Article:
Memo to Senator Daschle
Jude Wanniski
January 28, 1997


Memo To: Sen. Tom Daschle, Minority Leader
From: Jude Wanniski
Re: Capital Gains Tax

Caught you on CNN's "Evans & Novak" this past weekend and heard you put down the idea of a broad-based cut in the capital gains tax, saying you prefer a "targeted rate," so the rate cut would benefit the people who need it the most. You have things upside-down, I'm afraid. You cannot help poor people by targeting them, because they have no capital on which they can gain. The purpose of cutting the rate is to induce people who have capital to invest it in people who don't have it. I know you have the best intentions in taking your targeted position ~ which has been Democratic litany for many years. The last Democrat who understood its importance was President Kennedy. I was happy to see President Clinton saying he is more favorably disposed than many other Democrats.

The central problem you have, as a political leader, is that most academic economists who are aligned with the Democratic Party are "demand-side" economists. They have been trained to observe the economy move according to the behavior of consumers, not producers. They have a hard time understanding that you can target a worthy group until the cows come home, and no capital will flow to them if the investor is excluded from the gains on the capital he is putting at risk. The more you narrow or target this kind of tax cut, the less effective it will be. You can cut a tax on income for the poor and it can have the desired effect. You cannot do it with capital gains. Remember, it is only possible to have a capital gain if you put after-tax ordinary income at risk. There is no other way.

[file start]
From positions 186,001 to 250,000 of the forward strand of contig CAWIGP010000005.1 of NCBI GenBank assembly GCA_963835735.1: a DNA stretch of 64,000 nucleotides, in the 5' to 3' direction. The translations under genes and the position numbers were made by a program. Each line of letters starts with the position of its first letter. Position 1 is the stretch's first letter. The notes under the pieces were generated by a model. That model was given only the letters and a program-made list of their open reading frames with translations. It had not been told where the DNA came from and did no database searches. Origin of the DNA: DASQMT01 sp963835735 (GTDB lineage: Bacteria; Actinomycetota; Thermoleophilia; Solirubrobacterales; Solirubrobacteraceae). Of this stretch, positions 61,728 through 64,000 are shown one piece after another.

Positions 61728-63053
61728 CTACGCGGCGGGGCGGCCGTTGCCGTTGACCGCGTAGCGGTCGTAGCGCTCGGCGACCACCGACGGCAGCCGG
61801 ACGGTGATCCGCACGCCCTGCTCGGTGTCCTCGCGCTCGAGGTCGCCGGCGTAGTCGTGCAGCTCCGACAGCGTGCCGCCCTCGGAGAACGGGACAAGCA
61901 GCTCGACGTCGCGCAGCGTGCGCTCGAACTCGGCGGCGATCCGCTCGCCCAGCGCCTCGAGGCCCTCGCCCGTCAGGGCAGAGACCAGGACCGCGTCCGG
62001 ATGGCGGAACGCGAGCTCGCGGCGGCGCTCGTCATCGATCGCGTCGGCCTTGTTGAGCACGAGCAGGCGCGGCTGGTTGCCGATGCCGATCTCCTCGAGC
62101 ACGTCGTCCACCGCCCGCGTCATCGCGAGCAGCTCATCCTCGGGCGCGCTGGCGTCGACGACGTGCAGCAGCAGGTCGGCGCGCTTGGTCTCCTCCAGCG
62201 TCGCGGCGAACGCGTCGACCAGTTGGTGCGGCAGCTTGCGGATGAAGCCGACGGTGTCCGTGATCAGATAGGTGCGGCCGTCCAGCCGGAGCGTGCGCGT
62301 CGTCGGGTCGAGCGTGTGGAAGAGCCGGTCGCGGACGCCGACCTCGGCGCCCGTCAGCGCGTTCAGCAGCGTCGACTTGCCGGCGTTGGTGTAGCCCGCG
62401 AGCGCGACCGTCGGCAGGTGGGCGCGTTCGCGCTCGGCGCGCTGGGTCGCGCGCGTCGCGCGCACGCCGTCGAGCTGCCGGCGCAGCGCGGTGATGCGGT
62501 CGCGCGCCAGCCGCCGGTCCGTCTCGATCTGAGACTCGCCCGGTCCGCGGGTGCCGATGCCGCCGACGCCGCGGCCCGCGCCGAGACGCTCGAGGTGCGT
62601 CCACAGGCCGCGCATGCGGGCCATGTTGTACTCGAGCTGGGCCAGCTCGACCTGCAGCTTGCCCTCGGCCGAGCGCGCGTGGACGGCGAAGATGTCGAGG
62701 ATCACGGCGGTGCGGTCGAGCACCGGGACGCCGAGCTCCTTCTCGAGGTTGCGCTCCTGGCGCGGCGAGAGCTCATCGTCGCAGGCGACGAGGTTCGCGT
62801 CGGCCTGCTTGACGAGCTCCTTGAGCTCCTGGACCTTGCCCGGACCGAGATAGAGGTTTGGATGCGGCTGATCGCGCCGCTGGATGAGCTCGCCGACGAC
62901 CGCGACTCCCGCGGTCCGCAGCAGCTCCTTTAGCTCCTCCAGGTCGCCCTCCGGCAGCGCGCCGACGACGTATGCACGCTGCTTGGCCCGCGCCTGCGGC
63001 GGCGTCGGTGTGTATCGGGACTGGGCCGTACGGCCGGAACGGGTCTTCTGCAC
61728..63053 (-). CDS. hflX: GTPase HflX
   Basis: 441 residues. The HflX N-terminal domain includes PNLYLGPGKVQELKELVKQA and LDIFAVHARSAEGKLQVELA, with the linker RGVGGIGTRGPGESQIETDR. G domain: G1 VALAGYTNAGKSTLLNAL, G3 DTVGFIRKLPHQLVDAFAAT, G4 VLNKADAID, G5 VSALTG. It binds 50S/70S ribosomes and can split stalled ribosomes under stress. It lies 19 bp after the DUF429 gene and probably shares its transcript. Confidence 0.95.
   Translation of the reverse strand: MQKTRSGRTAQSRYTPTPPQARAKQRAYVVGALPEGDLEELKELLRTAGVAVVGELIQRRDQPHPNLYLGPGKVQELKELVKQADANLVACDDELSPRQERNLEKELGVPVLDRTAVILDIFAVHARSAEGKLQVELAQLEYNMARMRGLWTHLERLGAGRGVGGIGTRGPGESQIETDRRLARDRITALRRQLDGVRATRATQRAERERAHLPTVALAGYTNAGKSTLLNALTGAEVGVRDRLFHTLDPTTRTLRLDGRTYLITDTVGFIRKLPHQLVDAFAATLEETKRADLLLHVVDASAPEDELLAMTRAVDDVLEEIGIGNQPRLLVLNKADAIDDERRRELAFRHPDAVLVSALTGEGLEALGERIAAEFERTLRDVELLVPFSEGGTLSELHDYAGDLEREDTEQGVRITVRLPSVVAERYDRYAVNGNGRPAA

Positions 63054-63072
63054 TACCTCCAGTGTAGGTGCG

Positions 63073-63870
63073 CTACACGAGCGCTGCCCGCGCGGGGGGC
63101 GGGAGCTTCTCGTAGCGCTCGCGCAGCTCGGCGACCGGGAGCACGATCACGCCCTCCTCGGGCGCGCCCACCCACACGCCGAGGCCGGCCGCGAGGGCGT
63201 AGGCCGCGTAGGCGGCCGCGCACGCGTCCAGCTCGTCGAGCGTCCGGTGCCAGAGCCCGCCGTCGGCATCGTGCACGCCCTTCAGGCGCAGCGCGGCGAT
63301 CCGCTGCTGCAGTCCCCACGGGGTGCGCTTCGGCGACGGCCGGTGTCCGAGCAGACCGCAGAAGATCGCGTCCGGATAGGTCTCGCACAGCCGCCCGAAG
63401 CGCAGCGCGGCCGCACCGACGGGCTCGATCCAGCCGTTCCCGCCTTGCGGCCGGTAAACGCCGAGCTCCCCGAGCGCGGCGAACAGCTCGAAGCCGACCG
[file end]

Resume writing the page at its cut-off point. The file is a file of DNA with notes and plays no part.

In this morning's NYTimes, there is a front-page piece about how the President wants to give tax credits for businesses that hire welfare recipients. This is the worst kind of government intervention, the kind that came from "bleeding heart liberals" at the peak of that era. It is wonderful to think that you can specifically target a government tax policy that will put bread in the mouths of widows and orphans, but it almost never works. The beneficiaries are generally the scavengers who find a way to milk that program for all it's worth. A broad-based capital gains tax cut, indexed for inflation, would have employers beating the bushes for workers.

You really should read Felix Rohatyn's piece in the WSJournal of last April 11, in which he confesses to being a fellow who thought the tax system should be used for social purposes. Get the tax rates at an optimum for production and revenues, and the government can then optimize its spending policies to bring about an equitable system of relief to the poor, the lame and the halt.

I've written a long paper on a "Bipartisan Framework for Tax Reform," which I sent to my clients in the last week. Among those who received it are Senator Lott and New Jersey Senator Bob Torricelli. As one of your newest Democratic charges, Torricelli has come to understand that targeting rate cuts will not do the job. You might hear him out.